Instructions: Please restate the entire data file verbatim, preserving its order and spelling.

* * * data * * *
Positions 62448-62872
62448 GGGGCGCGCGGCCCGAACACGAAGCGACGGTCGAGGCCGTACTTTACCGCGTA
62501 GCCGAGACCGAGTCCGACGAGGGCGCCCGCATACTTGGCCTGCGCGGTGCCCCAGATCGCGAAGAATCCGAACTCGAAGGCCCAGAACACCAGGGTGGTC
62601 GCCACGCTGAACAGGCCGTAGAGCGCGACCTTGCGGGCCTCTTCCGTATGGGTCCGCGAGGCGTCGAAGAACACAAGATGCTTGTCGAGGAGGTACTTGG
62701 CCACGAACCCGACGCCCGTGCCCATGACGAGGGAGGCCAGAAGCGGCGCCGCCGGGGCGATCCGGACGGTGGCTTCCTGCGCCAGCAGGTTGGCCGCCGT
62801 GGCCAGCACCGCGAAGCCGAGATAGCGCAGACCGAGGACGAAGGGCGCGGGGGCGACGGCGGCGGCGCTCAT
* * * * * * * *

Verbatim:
Positions 62448-62872
62448 GGGGCGCGCGGCCCGAACACGAAGCGACGGTCGAGGCCGTACTTTACCGCGTA
62501 GCCGAGACCGAGTCCGACGAGGGCGCCCGCATACTTGGCCTGCGCGGTGCCCCAGATCGCGAAGAATCCGAACTCGAAGGCCCAGAACACCAGGGTGGTC
62601 GCCACGCTGAACAGGCCGTAGAGCGCGACCTTGCGGGCCTCTTCCGTATGGGTCCGCGAGGCGTCGAAGAACACAAGATGCTTGTCGAGGAGGTACTTGG
62701 CCACGAACCCGACGCCCGTGCCCATGACGAGGGAGGCCAGAAGCGGCGCCGCCGGGGCGATCCGGACGGTGGCTTCCTGCGCCAGCAGGTTGGCCGCCGT
62801 GGCCAGCACCGCGAAGCCGAGATAGCGCAGACCGAGGACGAAGGGCGCGGGGGCGACGGCGGCGGCGCTCAT